Minimally Invasive Surgery

Overview | MIS: ALIF | | MIS: AxiaLIF | MIS: ILIF | Microdiscectomy | MIS: PLIF | MIS: TLIF | MIS: XLIF


About Minimally Invasive Surgery

Every type of surgery performed in the United States is quickly being reinvented toward the goal of “minimally invasive surgery.” That’s because if the physician can make a shorter incision, less tissue is disrupted, which in turn cause less blood loss, less trauma to muscles and ligaments, and recovery after the surgery is less painful and quicker for the patient.

But for this to happen, it requires new technology as the surgeon operates through a half-inch incision and works through a tube the width of a ball point pen that has a camera and incision device. In a sense, the surgeon operates by seeing an image on a TV screen. So not only is there expensive technology involved, but it requires incredible expertise for the surgeon to perform the surgery need through tiny instruments. In a sense, the skill involved is like comparing a carpenter to a jeweler. 

For years, knee surgery and shoulder surgery has been done through scopes, where a knee surgeon corrects a torn menisicus or ligament. Now the use of scopes is expanding to joint replacement and spine surgery.

Minimally invasive surgery in orthopedics is becoming the desired standard. The technique is proving to be particularly successful in joint replacement as well as reconstruction of fractures and bones and realignment of extremities.

It is important to note that the technology used to perform minimally invasive orthopedic procedures has undergone significant advances and the surgeons at University Orthopedics are continuing to improve and refine ways to make surgeries even less invasive.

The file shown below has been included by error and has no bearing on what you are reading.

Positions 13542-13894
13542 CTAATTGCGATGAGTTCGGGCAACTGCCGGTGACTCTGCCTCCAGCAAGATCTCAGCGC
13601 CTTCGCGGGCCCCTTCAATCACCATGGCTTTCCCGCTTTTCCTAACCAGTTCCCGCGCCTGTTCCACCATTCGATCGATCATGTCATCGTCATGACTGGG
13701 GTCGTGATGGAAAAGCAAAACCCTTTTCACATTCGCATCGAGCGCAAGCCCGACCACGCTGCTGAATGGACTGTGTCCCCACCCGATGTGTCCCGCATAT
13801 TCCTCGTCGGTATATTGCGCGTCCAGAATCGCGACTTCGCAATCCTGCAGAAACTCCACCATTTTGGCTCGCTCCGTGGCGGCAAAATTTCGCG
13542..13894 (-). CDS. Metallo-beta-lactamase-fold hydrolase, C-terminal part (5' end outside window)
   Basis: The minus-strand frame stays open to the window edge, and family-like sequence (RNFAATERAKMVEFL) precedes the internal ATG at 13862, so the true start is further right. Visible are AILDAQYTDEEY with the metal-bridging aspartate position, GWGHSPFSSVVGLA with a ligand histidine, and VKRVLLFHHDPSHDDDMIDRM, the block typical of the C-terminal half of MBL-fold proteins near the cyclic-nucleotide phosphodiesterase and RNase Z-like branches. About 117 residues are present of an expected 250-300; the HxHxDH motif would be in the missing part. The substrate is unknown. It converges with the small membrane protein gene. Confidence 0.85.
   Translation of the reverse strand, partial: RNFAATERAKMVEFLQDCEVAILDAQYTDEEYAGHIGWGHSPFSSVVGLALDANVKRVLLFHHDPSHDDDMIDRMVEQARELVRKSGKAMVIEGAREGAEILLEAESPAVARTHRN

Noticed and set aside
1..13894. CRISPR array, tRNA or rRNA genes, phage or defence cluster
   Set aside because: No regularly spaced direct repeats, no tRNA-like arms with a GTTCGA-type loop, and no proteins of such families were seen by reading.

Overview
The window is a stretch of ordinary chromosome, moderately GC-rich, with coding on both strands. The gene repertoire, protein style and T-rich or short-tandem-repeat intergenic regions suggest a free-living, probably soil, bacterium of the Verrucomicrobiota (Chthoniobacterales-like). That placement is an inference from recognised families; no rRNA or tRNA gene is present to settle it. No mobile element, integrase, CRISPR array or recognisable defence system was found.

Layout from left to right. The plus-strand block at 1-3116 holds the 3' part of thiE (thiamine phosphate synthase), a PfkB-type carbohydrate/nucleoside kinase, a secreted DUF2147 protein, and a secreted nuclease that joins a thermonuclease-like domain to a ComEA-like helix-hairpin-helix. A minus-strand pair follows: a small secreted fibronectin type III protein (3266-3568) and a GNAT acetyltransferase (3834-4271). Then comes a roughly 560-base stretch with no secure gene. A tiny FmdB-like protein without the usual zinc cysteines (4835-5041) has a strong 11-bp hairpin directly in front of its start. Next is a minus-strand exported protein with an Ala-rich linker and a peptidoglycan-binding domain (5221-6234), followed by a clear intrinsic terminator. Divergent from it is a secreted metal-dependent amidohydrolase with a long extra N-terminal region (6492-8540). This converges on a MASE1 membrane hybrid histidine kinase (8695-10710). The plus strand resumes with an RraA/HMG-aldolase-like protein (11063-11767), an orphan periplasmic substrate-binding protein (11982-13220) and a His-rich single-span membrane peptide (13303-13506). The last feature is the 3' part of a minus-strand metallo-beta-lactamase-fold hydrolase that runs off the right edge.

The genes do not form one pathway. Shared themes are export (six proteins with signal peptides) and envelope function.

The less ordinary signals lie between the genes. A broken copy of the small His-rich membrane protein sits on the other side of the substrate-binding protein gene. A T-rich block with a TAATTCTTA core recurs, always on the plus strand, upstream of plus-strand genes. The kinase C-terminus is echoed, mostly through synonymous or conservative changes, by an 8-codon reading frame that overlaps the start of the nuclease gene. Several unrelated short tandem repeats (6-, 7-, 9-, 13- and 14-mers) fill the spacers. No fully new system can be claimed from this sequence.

Several weeks of recovery may be required for traditional “open” spine surgery as it may involve a three-inch long incision, in which muscles and tissues are separated for optimal access to the injury site. The surgery usually results in trauma to surrounding tissues and some blood loss. Because of this the affected tissues and muscles need adequate healing time.

Minimally invasive spine surgery

In the field of spine surgery, spine surgeons at University Orthopedics use minimally invasive techniques and instrumentation to help patients recover in a shorter period of time and allow for a quicker return home.

In minimally invasive spine surgery, a smaller incision is made, sometimes only a half-inch in length instead of three inches. The surgeon inserts special surgical instruments through these tiny incisions to access the damaged disc in the spine. Entry and repair to the damaged disc or vertebrae is achieved without harming nearby muscles and tissues when using minimally invasive techniques.

Minimally invasive spine surgery requires extensive training and experience to master use of the tools, but there is tremendous benefit for the patient.

  • Smaller incision and smaller scar
  • Less damage to tissues and muscles
  • Less blood loss
  • Less post-operative pain
  • Less painful recovery
  • Quicker return to activity

Unlike many other spine care providers, the spine patients who undergo minimally invasive surgery at University Orthopedics can often have their surgery in the morning, and then be home later the same day. Recovery in one’s own home can be more comfortable than staying in a hospital bed.


Mazor Robotic Surgery System

The Mazor Robotic Surgery System manufactured by Medtronic, one of the world’s largest medical equipment companies, enables the spine surgeon to do advanced planning of a surgery the day before to map out the spine surgery, the fusion and the precise placement of any plates or screws needed in the surgery. Placement of fixation screws in particular can be mapped out in advance to show the optimal angle of screws that is than replicated by the robotic system during the surgery the next day. Click here to learn more.